Do your comms measure up?Fiona Broomfield • 10th September
Are you sometimes stuck for where to start when it comes to measuring the effectiveness of your internal communications? You’re not alone, but here’s a good place to begin…
Measuring the effectiveness and impact of internal communications should be central to any comms strategy.
It helps companies to demonstrate and quantify the value of effective internal communications. It also enables you to assess what’s working and what isn’t, so you can review, dump, develop, and make your comms more effective and engaging.
Measurement is also crucial to securing and justifying your budget.
Communications professionals know this, yet what to measure and how to quantify it can appear ambiguous. Then, at other times, it’s about knowing where to start.
Work out your baseline
Develop a strategy with clear KPIs that align internal communication to your business goals and values. That way you can measure what you do in ways that matter to the wider company.
Then, get a baseline from which you can compare against in the future. Measure all channels, so that your baseline gives you an overall view, as well as indicators of existing knowledge, behaviour, attitudes, how difficult or easy it is to find and understand the channels, the information available and how engaging each is. This will help you to understand and identify other factors influencing colleague attitudes and behaviour.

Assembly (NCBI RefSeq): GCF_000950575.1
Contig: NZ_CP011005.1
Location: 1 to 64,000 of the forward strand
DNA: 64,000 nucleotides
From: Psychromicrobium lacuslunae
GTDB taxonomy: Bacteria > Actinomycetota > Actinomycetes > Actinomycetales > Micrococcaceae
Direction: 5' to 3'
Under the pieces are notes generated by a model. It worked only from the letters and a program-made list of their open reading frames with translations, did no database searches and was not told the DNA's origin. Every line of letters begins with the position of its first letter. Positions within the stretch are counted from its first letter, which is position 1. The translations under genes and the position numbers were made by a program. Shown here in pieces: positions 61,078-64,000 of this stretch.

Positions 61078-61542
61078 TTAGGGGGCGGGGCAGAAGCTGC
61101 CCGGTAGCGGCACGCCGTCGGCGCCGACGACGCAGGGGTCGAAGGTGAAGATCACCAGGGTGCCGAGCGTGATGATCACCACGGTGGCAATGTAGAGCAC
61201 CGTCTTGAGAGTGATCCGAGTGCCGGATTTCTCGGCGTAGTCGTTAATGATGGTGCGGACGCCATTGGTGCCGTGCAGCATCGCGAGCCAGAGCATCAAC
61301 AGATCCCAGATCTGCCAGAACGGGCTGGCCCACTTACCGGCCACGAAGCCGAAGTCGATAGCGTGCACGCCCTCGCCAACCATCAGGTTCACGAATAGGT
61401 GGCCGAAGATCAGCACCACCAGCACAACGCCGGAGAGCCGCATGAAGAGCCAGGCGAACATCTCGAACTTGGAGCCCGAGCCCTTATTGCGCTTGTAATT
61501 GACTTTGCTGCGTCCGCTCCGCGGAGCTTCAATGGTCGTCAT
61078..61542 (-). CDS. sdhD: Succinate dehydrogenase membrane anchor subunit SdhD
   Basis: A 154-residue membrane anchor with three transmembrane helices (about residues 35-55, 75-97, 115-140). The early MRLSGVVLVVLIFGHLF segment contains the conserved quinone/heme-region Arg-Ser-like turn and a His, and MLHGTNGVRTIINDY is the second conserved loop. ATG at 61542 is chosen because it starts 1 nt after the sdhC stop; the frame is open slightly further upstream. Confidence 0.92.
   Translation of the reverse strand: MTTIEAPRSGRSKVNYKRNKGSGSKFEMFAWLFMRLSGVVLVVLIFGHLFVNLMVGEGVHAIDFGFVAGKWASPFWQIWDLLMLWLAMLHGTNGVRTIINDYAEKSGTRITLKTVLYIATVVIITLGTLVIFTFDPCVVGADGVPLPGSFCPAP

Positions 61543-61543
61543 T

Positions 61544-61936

We’re operating in a multi channel environment, so use this to your advantage and gather every bit of data you can. Plan it well as part of your strategy so that you don’t switch colleagues off with survey fatigue. Instead – mix up your measurement methods.
And, if you’re clever you can engage as well as measure. Use on and offline surveys, focus groups, pulse checks, interviews, audience groups and get face time with your audiences.
Invite advance contributions, questions, suggestions, comments and feedback – through all channels and campaigns – to get a good picture of impact and also boost audience attachment and involvement.
We all like to be listened to, after all, and no one likes a one-way conversation. So, request creative input, surprise and engage people with how you do that. Invite questions, conduct text polls and create ‘must see’ content that adds value and gets people talking and involved.
Once your baseline is established, measure again and compare the results. It’s a good idea to make this part of your strategy so that you measure before and after specific and regular communications and campaigns. You can also adopt additional measures such as delivery, timing, cut-through and channel effectiveness.
What to look for
When you compare and contrast your baseline you should be looking for changes in:
- audience perception and behaviour
- customer experience
- the types of messages received, understood and remembered
- impact on your business goals
- number of colleagues signing up for/to specific initiatives
This will give you a measure of the effectiveness, impact and value of your communications. You can then use this evidence to tailor your comms, campaigns and channels to help you meet your internal communications strategy KPIs.